NEW TO THEATERS! As a film critic and journalist, the only real occupational hazards I encounter are mad filmmakers, actors with injured pride, and, perhaps, some light trolling. For the staff of India’s only woman-run newspaper, Khabar Lahariya (translated as “Waves of News”), the consequences for covering a particular story are far worse. The cost of coverage could very conceivably be their lives.
The documentary, Writing with Fire, takes the viewer to the northern Indian state of Uttar Pradesh and introduces us to Meera, the Chief Reporter for Khabar Lahariya. Meera’s existence is not an easy one. For starters, she is an educated woman in a country that continues to see women as more of a societal burden than as valued members. Of course, an educated woman is desirable for marriage so long as once a woman completes her education, she assumes her proper place in society as a wife and homemaker and never mentions education again.
Meera is also a Dalit, belonging to a class of citizens considered the lowest of the low in the Indian caste structure. Directors Rintu Thomas and Sushmit Ghosh do a stellar job of instructing (like any good doc should) the viewer on the strict caste system that is the foundation of Indian society.
Lastly, Meera has a job, a dangerous job at that, and she isn’t solely dependent on her husband to take care of her and their family. This is nothing short of startling for a lady in this society and a position almost unconscionable for a Dalit woman. But she possesses extraordinary pluck and fortitude. What is striking about the work that Meera and her colleagues, who form a sort of journalistic sorority, do is that they never exploit their woman-ness. They do not see themselves as “female journalists” but rather as “females who have chosen to be journalists.” Their primary objective is focused on exposing the corruption and inequity that they witness in their society.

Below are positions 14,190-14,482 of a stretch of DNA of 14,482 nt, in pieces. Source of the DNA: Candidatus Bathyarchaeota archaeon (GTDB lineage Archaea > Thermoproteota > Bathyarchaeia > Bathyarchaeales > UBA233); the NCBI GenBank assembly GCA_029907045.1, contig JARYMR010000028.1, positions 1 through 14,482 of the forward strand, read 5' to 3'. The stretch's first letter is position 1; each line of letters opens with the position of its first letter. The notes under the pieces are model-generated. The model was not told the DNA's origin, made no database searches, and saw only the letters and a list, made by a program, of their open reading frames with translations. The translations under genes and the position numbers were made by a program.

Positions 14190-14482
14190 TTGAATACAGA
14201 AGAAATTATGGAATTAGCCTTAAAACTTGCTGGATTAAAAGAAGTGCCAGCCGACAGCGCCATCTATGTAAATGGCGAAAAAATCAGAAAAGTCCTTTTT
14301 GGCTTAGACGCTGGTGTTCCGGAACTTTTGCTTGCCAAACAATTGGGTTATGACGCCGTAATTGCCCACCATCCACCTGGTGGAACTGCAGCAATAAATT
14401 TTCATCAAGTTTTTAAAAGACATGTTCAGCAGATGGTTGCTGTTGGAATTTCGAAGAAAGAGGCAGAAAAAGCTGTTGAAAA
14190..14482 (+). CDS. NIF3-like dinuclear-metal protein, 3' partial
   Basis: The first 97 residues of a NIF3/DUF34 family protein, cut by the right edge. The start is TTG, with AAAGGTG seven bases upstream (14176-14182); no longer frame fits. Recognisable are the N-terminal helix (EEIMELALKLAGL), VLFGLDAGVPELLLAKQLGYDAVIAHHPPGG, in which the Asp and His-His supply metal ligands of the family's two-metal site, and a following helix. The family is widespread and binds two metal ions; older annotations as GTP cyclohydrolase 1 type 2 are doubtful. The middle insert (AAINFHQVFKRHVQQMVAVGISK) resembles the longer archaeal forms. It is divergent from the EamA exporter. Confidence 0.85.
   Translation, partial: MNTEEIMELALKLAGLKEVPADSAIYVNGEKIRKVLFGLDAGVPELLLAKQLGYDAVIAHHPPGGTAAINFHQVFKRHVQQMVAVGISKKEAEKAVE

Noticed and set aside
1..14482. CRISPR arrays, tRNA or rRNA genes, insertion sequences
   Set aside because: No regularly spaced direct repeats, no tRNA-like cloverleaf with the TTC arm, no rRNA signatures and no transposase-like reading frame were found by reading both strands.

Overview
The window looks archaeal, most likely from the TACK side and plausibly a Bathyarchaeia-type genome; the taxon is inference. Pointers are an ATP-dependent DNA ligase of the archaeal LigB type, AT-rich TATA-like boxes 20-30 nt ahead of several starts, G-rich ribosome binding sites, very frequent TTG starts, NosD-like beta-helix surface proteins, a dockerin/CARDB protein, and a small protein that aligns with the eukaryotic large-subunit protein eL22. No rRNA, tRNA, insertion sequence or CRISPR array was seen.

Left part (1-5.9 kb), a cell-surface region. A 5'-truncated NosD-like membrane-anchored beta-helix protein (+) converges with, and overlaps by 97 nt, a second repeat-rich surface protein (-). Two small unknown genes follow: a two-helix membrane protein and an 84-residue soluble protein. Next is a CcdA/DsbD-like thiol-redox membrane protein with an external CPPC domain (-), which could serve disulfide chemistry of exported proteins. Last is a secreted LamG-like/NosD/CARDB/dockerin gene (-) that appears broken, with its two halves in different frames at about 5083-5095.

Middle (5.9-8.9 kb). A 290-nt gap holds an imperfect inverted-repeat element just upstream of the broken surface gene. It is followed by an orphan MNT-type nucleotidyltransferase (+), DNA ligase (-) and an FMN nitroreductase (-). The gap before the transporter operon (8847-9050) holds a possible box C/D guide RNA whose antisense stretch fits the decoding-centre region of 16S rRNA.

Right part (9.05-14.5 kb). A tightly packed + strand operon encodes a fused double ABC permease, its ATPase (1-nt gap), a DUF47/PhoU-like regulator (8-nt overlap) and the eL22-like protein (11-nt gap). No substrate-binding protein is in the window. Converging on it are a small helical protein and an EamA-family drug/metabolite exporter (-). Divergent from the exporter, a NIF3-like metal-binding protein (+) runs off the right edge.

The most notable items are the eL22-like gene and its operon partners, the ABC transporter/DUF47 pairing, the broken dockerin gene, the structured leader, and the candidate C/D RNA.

“…Meera and her co-workers…report on horrifying incidents.”
And thank goodness that they do. Meera and her co-workers (including Suneeta, a fellow reporter that faces a personal and professional crossroads late in Writing with Fire, and Shyamkali, a journalist that Meera takes under her wing) report on horrifying incidents, including organized crime and the habitual raping of women.
When focusing on some of these news stories, Writing with Fire tends to meander a bit. The movie spends a bit too much time on the people involved in the stories the women are reporting on at the expense of telling the story of the women doing the reporting. For instance, while interesting on its own, an abundance of time is spent detailing the ideologies of a young man named Satyam, the leader of the Hindu Yuva Vahini, a Hindu religiopolitical cause, and the election of the BJP, the political party of Prime Minister Modi. It is interesting to see how their chauvinist subjects perceive these women reporters, but the film might have been tighter if less screen time was accorded to said subjects.
Still, the filmmakers are granted incredible access to the Dalit world, no doubt adding a measure of welcome security to the journalists as they go about their work. One gets the impression that had the cameras not been there to accompany them, there could very well have been times whereupon these women might have been in some extremely dangerous circumstances.
The movie grants access to Meera and her co-journalists during their treacherous day-to-day. In the process, I became acutely aware of my comparatively cushy journalism experience. The film will engender the same reflection upon the viewer, many of whom will watch Writing with Fire from the exclusive confines of their homes. The film accomplishes what any good documentary should—it allows the viewer a visit into a world that they might never even have known to exist.
Writing With Fire screened at the 2021 Sundance Film Festival.
"…allows the viewer a visit into a world that they might never even have known to exist."